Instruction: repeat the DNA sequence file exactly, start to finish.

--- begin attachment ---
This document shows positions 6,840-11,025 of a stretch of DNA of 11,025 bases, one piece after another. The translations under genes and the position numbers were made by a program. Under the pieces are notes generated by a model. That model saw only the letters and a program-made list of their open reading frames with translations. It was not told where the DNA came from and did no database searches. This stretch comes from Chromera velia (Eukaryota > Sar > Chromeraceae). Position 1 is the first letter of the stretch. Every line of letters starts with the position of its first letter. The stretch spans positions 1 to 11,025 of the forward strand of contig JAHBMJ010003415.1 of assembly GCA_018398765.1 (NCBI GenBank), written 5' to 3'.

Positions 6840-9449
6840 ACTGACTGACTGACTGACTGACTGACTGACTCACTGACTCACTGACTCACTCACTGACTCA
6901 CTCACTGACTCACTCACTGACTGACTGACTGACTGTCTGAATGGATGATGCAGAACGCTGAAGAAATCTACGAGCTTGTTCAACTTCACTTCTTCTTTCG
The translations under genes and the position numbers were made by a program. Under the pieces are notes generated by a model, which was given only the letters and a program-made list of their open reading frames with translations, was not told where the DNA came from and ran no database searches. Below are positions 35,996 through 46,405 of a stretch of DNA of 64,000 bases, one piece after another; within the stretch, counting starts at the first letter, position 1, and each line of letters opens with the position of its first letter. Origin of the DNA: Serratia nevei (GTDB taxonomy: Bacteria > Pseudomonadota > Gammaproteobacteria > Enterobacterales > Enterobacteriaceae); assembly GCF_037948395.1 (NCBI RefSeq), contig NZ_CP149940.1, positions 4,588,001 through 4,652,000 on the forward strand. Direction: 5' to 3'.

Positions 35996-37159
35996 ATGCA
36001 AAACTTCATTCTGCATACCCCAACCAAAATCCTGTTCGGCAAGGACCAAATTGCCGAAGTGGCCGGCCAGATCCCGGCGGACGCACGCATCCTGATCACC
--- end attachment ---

This document shows positions 6,840-11,025 of a stretch of DNA of 11,025 bases, one piece after another. The translations under genes and the position numbers were made by a program. Under the pieces are notes generated by a model. That model saw only the letters and a program-made list of their open reading frames with translations. It was not told where the DNA came from and did no database searches. This stretch comes from Chromera velia (Eukaryota > Sar > Chromeraceae). Position 1 is the first letter of the stretch. Every line of letters starts with the position of its first letter. The stretch spans positions 1 to 11,025 of the forward strand of contig JAHBMJ010003415.1 of assembly GCA_018398765.1 (NCBI GenBank), written 5' to 3'.

Positions 6840-9449
6840 ACTGACTGACTGACTGACTGACTGACTGACTCACTGACTCACTGACTCACTCACTGACTCA
6901 CTCACTGACTCACTCACTGACTGACTGACTGACTGTCTGAATGGATGATGCAGAACGCTGAAGAAATCTACGAGCTTGTTCAACTTCACTTCTTCTTTCG
The translations under genes and the position numbers were made by a program. Under the pieces are notes generated by a model, which was given only the letters and a program-made list of their open reading frames with translations, was not told where the DNA came from and ran no database searches. Below are positions 35,996 through 46,405 of a stretch of DNA of 64,000 bases, one piece after another; within the stretch, counting starts at the first letter, position 1, and each line of letters opens with the position of its first letter. Origin of the DNA: Serratia nevei (GTDB taxonomy: Bacteria > Pseudomonadota > Gammaproteobacteria > Enterobacterales > Enterobacteriaceae); assembly GCF_037948395.1 (NCBI RefSeq), contig NZ_CP149940.1, positions 4,588,001 through 4,652,000 on the forward strand. Direction: 5' to 3'.

Positions 35996-37159
35996 ATGCA
36001 AAACTTCATTCTGCATACCCCAACCAAAATCCTGTTCGGCAAGGACCAAATTGCCGAAGTGGCCGGCCAGATCCCGGCGGACGCACGCATCCTGATCACC